IFComp 2015: Summit   3 comments

By Phantom Williams. Finished using Firefox.

I never quite landed on a single word to describe Summit. Thesauri did not help.


Using a minimal Twine interface, you play a traveler who has left their home to travels upward to a summit, having fantastical encounters on the way.

The inhabitants of the world, including yourself, have a fishstomach in addition to a regular stomach. At regular intervals you feel compelled to eat a fish.

You begin to feel the stomachfish swimming around in your fishstomach.

It’s a nagging feeling.

There’s enough alchemy to the experience I kept going even though the choices were often minimal.

Tourists come to the bone cathedral to sit and weep as the wind, blowing through the notches in the bone, constructs possible iterations of his most famous piece, a remembrance of a much-loved ancient scientist.

Your father makes tiny replicas of the cathedral. Children blow through them to hear snatches of the famous music. Your father takes great delight in the minute variations he programs into the souvenirs: the barely-discernible deviations from the harmonic possibilities imagined by the great master, he says, taken all together, in each of the altered souvenirs which rest, now, in far-flung corners of the world, constitute his life’s work.

Unfortunately, because there’s lots of timing effects, a replay to search for alternate timelines is more irksome than enjoyable.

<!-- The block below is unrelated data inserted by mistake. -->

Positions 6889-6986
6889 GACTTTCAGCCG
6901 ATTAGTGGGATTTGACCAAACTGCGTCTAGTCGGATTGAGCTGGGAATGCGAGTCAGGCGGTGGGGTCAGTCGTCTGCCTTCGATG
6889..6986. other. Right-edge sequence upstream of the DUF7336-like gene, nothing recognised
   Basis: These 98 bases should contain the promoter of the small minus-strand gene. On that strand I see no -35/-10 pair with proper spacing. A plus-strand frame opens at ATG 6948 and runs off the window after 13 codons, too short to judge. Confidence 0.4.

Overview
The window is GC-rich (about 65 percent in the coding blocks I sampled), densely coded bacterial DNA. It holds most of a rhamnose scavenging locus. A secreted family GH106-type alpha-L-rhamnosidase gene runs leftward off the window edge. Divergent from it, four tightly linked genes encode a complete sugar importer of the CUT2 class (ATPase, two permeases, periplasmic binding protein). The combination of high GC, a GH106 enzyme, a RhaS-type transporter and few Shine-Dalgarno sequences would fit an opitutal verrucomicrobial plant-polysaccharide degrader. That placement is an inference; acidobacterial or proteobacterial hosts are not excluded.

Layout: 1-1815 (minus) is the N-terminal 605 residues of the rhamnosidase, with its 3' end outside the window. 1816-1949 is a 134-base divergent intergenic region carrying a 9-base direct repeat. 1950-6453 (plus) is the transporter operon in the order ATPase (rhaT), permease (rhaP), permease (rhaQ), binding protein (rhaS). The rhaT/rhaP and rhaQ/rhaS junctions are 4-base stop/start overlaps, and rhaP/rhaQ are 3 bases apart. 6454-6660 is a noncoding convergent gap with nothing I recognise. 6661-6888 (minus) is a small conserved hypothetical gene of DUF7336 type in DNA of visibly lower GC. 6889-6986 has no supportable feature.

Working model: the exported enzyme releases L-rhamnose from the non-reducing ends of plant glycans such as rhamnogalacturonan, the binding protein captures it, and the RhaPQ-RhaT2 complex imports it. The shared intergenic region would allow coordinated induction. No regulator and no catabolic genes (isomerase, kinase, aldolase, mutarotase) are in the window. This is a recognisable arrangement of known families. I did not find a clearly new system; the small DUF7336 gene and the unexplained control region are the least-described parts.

There’s sound, but: I was not a fan. It starts as gentle environmental sound and builds to a droning chord which literally hurt my ears. I had to mute.


However, the stark scenery, memorable set-pieces and sharp writing are worth experiencing.

The people who pass on the road are good.

A family built a wooden shelter around me.

Another woman tiled it.

Another man hung a curtain across the front.

Everyone leaves food.

Random theory: the game would be improved by real time. That is, it would be a journey that could be returned to over a span of days, and the next part of mountain would only be traveled after an actual day passes. It would lend the same sort of meditative quality to playing as the protagonist experiences. (Granted, it would also be far out of the playtime bounds of IFComp.)

Posted November 9, 2015 by Jason Dyer in Interactive Fiction

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3 responses to “IFComp 2015: Summit

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  1. Would realtime journeying not exacerbate the replay issues with timing that you experienced? Or do you suppose such magnified timing effects, so to speak, are sufficiently removed in scale that the player expectations change?

  2. Pingback: IFComp 2015 Summary | Renga in Blue

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